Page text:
A 67-year-old man talks in Spanish in his sleep. This doesn't seem weird at all. But take into account that he has forgotten almost all his Spanish, which he learned as a child until the age of 10, when he moved to the Netherlands and started learning Dutch and other languages. He says that Spanish is the only language he was ever fluent in but now all that is left of it is only in his dreams. (link to article below)
In Korea, dreaming in English is people's "dream." They think that if they dream in English, it means that they have achieved a significant level in English. This doesn't seem totally nonsensical, so I wanted to find out how much correlation, if any, there is between dreams and language ability.
Steve Kaufmann, author of The Linguist, founder of thelinguist.com, and speaker of nine languages, offers his opinion on the topic: "In my experience it does not mean much. It sometimes happens to me, I think it reflects the fact that we are really committed to the language, listening to it, and wanting to speak it. In our dreams we are not inhibited so we do well." In an online forum (http://forum.wordreference.com/archive/index.php/t-245778.html), people seem to share the opinion that dreaming in a foreign language doesn't mean you have the language down solid. Citing their experiences, they seem to agree with Kaufmann that people dream in the foreign language when they're studying it intensely.
Other than other personal accounts, I couldn't find any research that pointed to a correlation between dreaming in a foreign language and ability in that language. Apparently, we're "smarter" when we're asleep, so we can speak the foreign language better in our dreams. However, some people have experiences of dreaming in a language they never learned, which they perfectly understand while they're asleep. A lot of sites that I came across as I researched this topic were about interpreting dreams, premonitions (dreams predicting the future), and sleep disorders like somniloquy (sleep talking). So it seems that a lot of the dream world is unknown, because we do things in our sleep that seem unexplainable like carrying out a conversation with someone.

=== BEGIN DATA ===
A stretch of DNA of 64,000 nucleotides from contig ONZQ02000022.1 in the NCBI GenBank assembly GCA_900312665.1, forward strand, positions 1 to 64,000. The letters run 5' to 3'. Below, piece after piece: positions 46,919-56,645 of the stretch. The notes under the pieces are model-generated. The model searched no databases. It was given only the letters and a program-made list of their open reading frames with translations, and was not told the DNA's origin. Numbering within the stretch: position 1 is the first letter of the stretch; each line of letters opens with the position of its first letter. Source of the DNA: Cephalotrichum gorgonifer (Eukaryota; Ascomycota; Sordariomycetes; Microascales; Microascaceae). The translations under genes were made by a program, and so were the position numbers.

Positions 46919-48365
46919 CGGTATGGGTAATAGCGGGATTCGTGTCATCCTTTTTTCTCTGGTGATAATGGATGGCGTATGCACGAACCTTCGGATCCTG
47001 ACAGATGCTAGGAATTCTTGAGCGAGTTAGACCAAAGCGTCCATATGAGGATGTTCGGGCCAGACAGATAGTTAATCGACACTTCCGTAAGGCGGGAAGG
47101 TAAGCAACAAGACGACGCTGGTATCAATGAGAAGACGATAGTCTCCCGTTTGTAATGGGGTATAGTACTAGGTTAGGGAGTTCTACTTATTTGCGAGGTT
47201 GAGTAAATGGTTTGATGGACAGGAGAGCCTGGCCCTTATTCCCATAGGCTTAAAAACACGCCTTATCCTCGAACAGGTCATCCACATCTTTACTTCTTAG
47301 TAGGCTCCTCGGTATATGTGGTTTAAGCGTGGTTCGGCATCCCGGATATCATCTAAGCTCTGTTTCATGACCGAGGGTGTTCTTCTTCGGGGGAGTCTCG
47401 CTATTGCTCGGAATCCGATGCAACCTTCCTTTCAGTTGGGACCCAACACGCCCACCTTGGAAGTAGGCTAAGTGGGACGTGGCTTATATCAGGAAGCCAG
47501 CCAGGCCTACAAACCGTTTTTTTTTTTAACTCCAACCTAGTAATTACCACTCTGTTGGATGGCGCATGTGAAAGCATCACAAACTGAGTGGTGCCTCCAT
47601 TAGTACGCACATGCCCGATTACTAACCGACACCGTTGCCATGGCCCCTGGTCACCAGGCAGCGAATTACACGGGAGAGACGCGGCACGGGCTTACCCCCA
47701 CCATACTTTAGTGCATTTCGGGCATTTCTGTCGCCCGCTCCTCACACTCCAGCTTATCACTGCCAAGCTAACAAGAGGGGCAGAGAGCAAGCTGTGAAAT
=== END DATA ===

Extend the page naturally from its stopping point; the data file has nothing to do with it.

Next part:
As for me, I don't think I'm very conscious about which language I dream in, but I do find it odd when my English-speaking friends and my Korean-speaking friends come out together in my dreams and seem to communicate perfectly with each other. I think I've had dreams where I understood French perfectly, but the memory is vague, so I'm not really sure. My roommate tells me I sometimes say random words in Korean while I sleep, but as she doesn't know Korean, I'm not sure if it's just gibberish or actual Korean. Although I didn't find any substantial evidence, the majority opinion seems to be that one's actual ability in a foreign language and dreaming in that language have little correlation. Just because you dreamt in German, that doesn't mean you've achieved fluency or even proficiency in it.